3. Identical health outcomes for people of color with asthma. More than twenty years ago epidemiologic studies identified the unequal distribution of asthma morbidity and mortality in the US. The rates of hospitalization and death due to asthma among African-Americans and Hispanics were 3-4 times greater than among whites. Now, after three releases of Guidelines for the Diagnosis and Management of Asthma by the National Heart, Lung, and Blood Institute of the National Institutes of Health to care providers throughout the US, the overall rates of hospitalization and death from asthma are decreasing, but racial and ethnic inequalities remain unchanged. In the US the color of one’s skin is a risk factor for dying from a severe asthma attack. Exactly why this injustice persists is uncertain, but it is likely that increased rates of poverty among persons of color play a major role. Addressing poverty and its link to poor asthma care is not an easy assignment, but it is not insurmountable. The work of Dr. Paul Farmer and Partners in Health in Haiti and elsewhere around the world should inspire our efforts in asthma care here in the US.

4. Novel therapies for severe, refractory asthma. Although most persons with asthma can achieve good asthma control with currently available medications, some cannot. It is estimated that as many as 20-25% of persons with asthma continue with frequent symptoms and multiple asthmatic attacks despite faithful use of strong, best-that-we-have asthma medications. Even if the true percentage were less, say 10%, that would mean that nearly two million Americans are in need of newer, more effective therapy for their asthma. Research is progressing in the development of novel medications for this subgroup of persons with “refractory” asthma. Designer molecules (called monoclonal antibodies) are being developed that will block the recruitment of allergy cells (eosinophils) to the bronchial tubes and inhibit powerful inflammation-stimulating molecules. Examples include monoclonal antibodies against interleukin 5 (mepolizumab and reslizumab), interleukin 13 (lebrikizumab), and the shared molecular receptor for interleukin-4 and 13 (dupilumab). Although the promise of these new biologic therapies is great, they are destined to be hugely expensive and require administration by injection or intravenous infusion. The search for alternative, simpler small molecular inhibitors of key biologic processes in asthma continues.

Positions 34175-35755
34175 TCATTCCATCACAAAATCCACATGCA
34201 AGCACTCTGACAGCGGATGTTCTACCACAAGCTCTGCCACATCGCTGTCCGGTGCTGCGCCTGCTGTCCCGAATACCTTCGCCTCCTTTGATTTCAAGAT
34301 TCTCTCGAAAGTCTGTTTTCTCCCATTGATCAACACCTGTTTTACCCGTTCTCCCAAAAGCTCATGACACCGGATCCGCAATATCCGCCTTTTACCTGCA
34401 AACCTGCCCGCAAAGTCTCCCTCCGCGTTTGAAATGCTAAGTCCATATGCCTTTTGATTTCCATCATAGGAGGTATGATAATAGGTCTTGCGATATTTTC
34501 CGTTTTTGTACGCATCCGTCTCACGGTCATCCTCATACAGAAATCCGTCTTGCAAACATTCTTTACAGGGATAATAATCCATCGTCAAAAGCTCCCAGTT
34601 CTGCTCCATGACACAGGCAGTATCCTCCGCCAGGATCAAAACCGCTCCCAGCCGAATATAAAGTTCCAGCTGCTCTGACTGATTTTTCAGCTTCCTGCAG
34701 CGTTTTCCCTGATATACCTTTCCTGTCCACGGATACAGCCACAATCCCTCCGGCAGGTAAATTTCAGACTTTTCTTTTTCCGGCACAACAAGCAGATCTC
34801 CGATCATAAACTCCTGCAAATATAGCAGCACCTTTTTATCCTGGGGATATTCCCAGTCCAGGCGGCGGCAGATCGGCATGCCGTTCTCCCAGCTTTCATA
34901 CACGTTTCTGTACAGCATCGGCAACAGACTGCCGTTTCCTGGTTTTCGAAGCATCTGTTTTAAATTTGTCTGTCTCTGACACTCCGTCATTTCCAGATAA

5. Preventing dangerous asthma attacks: “An app for that.” Despite our progress in treating asthma -- by targeting the underlying inflammation of the bronchial tubes as well as preventing spasm of the bronchial muscles that can tighten around our airways -- dangerous asthma attacks continue to occur. Nearly two million times a year persons with asthma rush to the emergency department of a hospital for treatment of asthma attacks. Sometimes these attacks develop gradually, as cough and chest tightness evolve into greater and greater breathlessness. Sometimes they catch us by surprise, lacking the usual warning signs; suddenly we are in a crisis, unable to breathe and desperately seeking quick relief. Even then, some of these sudden attacks may have had warning signals, if we had been able to perceive them. In general, narrowing of the breathing tubes comes on gradually, over hours to days, as swelling of the tubes develops, mucus forms, and the bronchial muscles tighten their grip. In this age of electronic self-monitoring, we need a smartphone app for tracking asthma and preventing early asthma attacks from progressing to such severity that they become life-threatening. There exist apps with fitness wristbands that track our activity level, calories burned, and even how much and how well we slept. Our New Year’s asthma wish list includes the asthma app that will sound the alarm to tell us when to take action because our asthma is getting out of control.

With our best wishes for a healthy and wheeze-free New Year!